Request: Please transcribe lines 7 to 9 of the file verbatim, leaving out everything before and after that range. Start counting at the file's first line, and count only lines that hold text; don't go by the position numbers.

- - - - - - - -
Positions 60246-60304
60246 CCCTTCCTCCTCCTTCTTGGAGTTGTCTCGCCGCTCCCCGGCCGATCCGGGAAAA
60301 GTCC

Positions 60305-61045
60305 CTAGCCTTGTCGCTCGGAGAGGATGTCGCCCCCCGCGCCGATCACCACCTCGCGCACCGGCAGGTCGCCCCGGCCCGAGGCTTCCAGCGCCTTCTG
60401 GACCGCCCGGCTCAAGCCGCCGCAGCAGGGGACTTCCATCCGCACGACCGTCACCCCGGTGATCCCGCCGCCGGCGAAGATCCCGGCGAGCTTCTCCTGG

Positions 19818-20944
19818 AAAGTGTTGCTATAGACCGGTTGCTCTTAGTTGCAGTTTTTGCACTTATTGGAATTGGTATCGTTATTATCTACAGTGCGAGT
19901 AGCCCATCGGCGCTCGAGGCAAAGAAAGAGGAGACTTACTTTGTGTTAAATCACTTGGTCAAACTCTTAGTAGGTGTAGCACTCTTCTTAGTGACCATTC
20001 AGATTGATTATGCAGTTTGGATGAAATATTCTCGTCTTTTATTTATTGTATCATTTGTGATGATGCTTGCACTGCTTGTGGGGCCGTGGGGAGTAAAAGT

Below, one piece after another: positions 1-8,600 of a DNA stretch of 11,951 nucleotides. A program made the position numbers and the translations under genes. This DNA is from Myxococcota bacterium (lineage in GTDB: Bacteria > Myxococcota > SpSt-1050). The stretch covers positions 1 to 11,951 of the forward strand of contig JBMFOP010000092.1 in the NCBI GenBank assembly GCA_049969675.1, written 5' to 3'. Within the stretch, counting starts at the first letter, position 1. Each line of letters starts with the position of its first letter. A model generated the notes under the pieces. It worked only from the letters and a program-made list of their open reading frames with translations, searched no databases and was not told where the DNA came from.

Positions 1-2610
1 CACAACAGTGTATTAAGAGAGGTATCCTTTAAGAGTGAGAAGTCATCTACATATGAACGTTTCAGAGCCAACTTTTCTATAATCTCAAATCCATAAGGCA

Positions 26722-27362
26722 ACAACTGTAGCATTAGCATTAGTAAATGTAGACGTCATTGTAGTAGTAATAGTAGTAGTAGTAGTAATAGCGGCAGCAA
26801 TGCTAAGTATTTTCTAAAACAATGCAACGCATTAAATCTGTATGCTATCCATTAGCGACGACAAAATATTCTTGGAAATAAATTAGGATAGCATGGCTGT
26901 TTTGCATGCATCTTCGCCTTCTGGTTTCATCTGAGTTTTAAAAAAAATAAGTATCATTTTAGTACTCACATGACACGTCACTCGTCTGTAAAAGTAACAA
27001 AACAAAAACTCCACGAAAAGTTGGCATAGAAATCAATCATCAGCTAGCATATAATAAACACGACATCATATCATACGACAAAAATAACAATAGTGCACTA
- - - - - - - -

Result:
Positions 19818-20944
19818 AAAGTGTTGCTATAGACCGGTTGCTCTTAGTTGCAGTTTTTGCACTTATTGGAATTGGTATCGTTATTATCTACAGTGCGAGT
19901 AGCCCATCGGCGCTCGAGGCAAAGAAAGAGGAGACTTACTTTGTGTTAAATCACTTGGTCAAACTCTTAGTAGGTGTAGCACTCTTCTTAGTGACCATTC